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September 15, 1951

MEDICAL CARE PRICES AND THE COST OF LIVING

Author Affiliations

Chicago

Director, Bureau of Medical Economic Research.

JAMA. 1951;147(3):258-259. doi:10.1001/jama.1951.73670200014012
Abstract

Again, in 1950 the Consumers' Price Index, compiled by the United States Bureau of Labor Statistics, was higher than the index of the prices of medical care items. The Consumers' Price Index, which measures monthly the changes since 1935-1939 in the prices of fixed quantities of goods and services normally purchased by moderate-income families in large cities, stood at 171.9 (adjusted); the index of medical care and drugs, a small part of the Consumers' Price Index, was 147.9 (unadjusted). The base period 1935-1939 equals 100.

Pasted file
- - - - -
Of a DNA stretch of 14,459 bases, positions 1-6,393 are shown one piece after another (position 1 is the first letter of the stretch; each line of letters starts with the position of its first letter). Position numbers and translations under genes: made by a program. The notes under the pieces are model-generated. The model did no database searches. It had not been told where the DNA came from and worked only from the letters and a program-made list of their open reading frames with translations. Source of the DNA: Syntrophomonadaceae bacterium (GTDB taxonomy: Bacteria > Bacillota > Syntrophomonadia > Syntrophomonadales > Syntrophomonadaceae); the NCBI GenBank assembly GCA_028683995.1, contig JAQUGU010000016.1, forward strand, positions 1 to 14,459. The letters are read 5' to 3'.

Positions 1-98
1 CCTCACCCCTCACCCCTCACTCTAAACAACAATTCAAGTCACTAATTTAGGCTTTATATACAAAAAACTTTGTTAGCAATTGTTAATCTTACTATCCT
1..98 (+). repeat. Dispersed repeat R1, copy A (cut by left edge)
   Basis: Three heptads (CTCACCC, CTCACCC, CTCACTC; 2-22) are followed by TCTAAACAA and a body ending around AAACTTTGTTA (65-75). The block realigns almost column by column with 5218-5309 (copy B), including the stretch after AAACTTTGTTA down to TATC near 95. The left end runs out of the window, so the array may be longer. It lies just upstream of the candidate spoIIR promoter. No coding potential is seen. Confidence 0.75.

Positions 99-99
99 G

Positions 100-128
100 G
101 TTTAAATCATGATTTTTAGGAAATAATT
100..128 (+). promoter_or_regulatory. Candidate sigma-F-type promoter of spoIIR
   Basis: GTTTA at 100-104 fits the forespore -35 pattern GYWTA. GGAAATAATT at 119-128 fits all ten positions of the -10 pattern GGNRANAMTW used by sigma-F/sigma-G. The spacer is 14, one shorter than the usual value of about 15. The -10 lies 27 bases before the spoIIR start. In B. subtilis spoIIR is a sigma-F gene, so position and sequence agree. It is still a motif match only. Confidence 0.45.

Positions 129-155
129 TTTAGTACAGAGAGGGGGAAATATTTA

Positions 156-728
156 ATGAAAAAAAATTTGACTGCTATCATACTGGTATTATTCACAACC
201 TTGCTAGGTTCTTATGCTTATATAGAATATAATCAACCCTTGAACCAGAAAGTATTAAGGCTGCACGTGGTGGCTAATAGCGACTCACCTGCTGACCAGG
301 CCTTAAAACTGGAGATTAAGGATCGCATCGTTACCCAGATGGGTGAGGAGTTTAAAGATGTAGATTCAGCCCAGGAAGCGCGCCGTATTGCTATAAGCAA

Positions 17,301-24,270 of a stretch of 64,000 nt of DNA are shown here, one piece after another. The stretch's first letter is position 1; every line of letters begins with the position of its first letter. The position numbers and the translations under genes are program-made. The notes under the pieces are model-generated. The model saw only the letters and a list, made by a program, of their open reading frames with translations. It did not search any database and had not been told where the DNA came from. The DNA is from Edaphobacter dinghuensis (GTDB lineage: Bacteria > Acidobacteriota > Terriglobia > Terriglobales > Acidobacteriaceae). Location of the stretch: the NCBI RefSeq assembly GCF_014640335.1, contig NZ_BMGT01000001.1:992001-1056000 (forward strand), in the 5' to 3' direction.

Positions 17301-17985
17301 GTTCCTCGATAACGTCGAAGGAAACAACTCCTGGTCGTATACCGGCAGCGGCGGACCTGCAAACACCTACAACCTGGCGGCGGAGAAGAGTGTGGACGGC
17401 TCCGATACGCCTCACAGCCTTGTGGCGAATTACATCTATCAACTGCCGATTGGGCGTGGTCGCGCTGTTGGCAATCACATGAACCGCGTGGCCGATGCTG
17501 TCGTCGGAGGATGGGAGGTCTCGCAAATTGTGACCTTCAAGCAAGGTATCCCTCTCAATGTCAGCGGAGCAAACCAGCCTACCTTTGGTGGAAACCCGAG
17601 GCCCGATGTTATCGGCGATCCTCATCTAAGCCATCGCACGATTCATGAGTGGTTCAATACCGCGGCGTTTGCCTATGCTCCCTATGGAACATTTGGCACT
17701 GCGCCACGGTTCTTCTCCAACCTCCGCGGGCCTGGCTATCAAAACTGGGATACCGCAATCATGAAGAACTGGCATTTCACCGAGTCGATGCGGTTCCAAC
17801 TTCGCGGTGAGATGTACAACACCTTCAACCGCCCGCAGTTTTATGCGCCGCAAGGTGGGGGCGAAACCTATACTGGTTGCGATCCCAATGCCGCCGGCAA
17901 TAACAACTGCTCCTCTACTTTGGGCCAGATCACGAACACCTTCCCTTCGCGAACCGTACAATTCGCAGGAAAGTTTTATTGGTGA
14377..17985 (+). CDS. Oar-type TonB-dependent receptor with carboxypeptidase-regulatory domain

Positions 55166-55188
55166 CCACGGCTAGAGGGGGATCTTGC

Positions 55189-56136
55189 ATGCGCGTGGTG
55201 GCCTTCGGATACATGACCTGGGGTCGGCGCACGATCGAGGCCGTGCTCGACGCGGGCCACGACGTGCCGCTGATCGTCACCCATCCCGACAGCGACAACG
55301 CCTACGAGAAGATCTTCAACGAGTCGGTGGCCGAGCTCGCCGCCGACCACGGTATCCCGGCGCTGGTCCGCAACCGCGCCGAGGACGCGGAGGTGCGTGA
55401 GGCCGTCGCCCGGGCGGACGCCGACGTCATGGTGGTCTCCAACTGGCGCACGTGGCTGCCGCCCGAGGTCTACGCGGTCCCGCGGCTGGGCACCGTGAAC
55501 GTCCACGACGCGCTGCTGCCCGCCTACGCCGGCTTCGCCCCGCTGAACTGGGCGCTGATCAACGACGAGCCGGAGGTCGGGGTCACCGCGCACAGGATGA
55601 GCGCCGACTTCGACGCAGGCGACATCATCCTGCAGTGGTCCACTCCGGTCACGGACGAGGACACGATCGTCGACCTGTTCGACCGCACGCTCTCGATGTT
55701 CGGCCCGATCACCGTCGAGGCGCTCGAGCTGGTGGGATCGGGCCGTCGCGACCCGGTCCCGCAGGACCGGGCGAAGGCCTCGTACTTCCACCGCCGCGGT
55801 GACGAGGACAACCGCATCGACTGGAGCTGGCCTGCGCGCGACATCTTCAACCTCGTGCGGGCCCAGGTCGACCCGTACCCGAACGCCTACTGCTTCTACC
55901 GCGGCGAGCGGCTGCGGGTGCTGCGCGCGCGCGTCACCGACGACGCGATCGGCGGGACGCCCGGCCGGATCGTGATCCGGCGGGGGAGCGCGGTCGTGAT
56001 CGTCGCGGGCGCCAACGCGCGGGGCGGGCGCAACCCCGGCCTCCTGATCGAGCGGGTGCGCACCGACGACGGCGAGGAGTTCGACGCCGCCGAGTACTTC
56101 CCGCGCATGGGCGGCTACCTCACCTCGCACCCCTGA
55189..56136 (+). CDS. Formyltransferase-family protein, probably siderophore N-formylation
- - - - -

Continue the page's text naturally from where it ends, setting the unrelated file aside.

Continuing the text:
According to these indexes, which are considered our best general measure of the purchasing power of the consumer's dollar, the price of medical care has risen 48% since 1935-1939 while the general cost of living has risen 72%. Stated another way, a dollar in the base period could buy a dollar's worth of medical care or a dollar's worth of all the goods and services

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